B.BRIEF FACTS OF THE CASE AND QUESTION OF LAW
The Assessee, an individual, is proprietor of M/s.Opal Stone Industries and is engaged in the export of granite and marbles. He filed return of income on 27.10.2006 declaring income of Rs.26.94 lacs.The AO completed the assessment, on 31.12.2008, u/s. 143 (3) of the Act, determining the income of the assessee at Rs.41.15 lacs.
Question of Law:
1. Whether the Ld. CIT (A) erred in deleting the addition of Rs. 4, 38,609/- made by the A.O towards foreign tour travel expenses as assessee failed to prove relation of foreign travel with business.
2. Whether the Ld. CIT (A) erred in deleting the addition of Rs. 4,70,758/– made by the A.O out of conveyance, travelling & telephone expenses despite assessee failing to prove genuineness of the claim and its relation to business.
CONTENTION OF THE REVENUE
The Revenue supported the orders of the authorities and contended as mentioned below:
1. Deleting the addition of Rs.4.38 lacs made by the AO toward foreign tour expenses.
a. During the assessment proceedings, the AO found that the assessee had shown turnover of Rs.12.92 crores and had debited Rs.21.93 lacs towards foreign travel expenses. He called for an explanation of the assessee in that regard. Vide his letter, dated 10.12.2008, the assessee submitted that as an exporter of granite and marbles frequent trips have to be made by employees of the assessee to gauge the market trends and develop new client, that the expenses claimed were around 1.7% of the total turnover, that no personal element was involved in the foreign travel expenses.
b. But the AO held that the export income was generated from these countries, namely Kuwait, Nigeria and UAE, that the foreign travel had been undertaken to destinations such as Germany, Egypt, HongKong, South Africa where the assessee had not generated any export income. In the absence of correspondence between overseas clients and trips taken by Zulfikar Momin,who is the brother of the assessee, it was contended that foreign travel expenses was not incurred wholly and exclusively for the business of the assessee. Thus disallowance of Rs.4, 38,609/- (20% of the expenses) was made. The AO had partly disallowed the foreign travel expenses incurred by the assessee, as he was of the opinion that there was no justification for incurring expenditure, which the brother of the assessee had travelled abroad.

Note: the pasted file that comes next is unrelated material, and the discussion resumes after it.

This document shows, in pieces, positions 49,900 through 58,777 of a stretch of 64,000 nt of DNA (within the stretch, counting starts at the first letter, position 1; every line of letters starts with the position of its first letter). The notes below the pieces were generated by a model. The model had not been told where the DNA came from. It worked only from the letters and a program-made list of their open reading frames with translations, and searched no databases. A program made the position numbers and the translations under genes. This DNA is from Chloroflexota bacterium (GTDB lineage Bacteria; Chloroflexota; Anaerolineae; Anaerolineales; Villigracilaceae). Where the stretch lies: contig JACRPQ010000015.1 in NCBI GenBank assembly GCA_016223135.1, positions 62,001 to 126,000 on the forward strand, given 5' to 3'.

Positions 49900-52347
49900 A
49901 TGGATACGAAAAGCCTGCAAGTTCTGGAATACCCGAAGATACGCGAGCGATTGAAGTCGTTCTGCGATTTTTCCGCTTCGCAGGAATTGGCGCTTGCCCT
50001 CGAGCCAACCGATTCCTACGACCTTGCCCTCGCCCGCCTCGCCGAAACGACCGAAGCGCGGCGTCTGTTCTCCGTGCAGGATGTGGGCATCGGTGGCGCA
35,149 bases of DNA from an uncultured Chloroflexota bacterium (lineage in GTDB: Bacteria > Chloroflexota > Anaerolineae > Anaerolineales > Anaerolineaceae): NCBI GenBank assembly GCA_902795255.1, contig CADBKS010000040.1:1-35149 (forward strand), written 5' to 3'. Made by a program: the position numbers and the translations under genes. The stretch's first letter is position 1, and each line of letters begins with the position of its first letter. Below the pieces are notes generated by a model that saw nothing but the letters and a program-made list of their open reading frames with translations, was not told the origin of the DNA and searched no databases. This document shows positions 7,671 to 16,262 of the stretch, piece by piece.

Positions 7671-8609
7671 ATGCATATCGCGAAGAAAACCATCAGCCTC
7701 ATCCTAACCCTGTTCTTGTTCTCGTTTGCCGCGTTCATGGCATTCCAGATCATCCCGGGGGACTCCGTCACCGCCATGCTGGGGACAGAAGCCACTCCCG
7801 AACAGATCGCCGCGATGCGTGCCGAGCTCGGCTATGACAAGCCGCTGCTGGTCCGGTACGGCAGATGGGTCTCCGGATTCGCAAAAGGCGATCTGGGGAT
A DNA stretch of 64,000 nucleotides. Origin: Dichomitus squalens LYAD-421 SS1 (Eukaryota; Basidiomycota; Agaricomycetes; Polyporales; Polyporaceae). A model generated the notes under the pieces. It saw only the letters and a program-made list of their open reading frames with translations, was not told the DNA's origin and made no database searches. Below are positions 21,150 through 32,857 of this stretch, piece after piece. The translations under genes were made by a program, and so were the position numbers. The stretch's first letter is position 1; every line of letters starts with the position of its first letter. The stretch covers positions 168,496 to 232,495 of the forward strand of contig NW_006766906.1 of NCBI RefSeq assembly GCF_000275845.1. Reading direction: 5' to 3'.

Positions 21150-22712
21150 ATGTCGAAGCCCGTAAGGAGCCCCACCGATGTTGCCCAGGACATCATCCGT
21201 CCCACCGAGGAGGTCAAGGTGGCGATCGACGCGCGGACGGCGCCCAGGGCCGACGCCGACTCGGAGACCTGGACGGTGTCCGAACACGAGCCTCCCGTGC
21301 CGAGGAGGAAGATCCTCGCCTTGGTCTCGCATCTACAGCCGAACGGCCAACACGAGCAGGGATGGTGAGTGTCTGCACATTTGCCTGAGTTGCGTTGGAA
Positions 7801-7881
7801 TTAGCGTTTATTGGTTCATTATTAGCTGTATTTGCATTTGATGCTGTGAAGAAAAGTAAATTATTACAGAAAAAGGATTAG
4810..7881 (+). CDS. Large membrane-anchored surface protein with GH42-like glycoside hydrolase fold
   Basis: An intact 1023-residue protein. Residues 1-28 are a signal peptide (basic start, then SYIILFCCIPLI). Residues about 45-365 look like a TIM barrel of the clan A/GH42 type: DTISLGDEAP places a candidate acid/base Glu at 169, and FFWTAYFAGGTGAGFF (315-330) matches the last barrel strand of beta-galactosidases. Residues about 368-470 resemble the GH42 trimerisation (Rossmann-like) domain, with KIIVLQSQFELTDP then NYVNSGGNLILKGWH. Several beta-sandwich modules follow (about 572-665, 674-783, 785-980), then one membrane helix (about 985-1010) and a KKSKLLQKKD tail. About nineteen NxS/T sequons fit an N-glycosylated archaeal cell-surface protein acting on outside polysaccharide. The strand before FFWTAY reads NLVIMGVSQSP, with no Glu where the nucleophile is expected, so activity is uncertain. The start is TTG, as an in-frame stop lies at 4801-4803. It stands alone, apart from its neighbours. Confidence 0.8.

c. It was also contended that the FAA has given a categorical finding of fact that the export had increased from Rs.6 Crores to Rs.12 Crores during the year under appeal. The AO had totally ignored the fact. The FAA had found that there was a direct link between the foreign travel expenses and the exports. The countries visited by the employees of the assessee including his brother are those from where he received export orders. It is not necessary that every visit should result in export order in the same year. Considering these facts, the revenue was of the opinion that the order of the FAA does not suffer from any legal infirmity.
2. Deletion of disallowance of Rs.4.07 lacs.
During the assessment proceedings the AO found that the assessed had incurred expenses of Rs.47, 87,625/- towards various expenses like conveyance, telephone, sales promotion and incentive etc. It was contended that some of the expenditure had been incurred in cash that the assessee was not able to give a satisfactory explanation in that regard, that possibility of personal use could not be ruled out. He disallowed 10% of the expenditure amounting to Rs.4, 70,758/- on adhoc basis.
CONTENTION OF THE ASSESSEE
a. The contention of the assessee was that the expenses were incurred for business purposes only and were quite reasonable considering the volume of the business, that the sale for the year under appeal had increased to Rs.12.92 crores from Rs.6.01 crores during the immediately preceding year.
b. The assessee contended that a businessman was the best judge of his affairs and knew the best way to run his business, that the AO could not step into his shoes and guide him about the expenditure and that the reasonableness, commercial expediency and justifiability of expenditure had to be judged from the point of view of a businessman.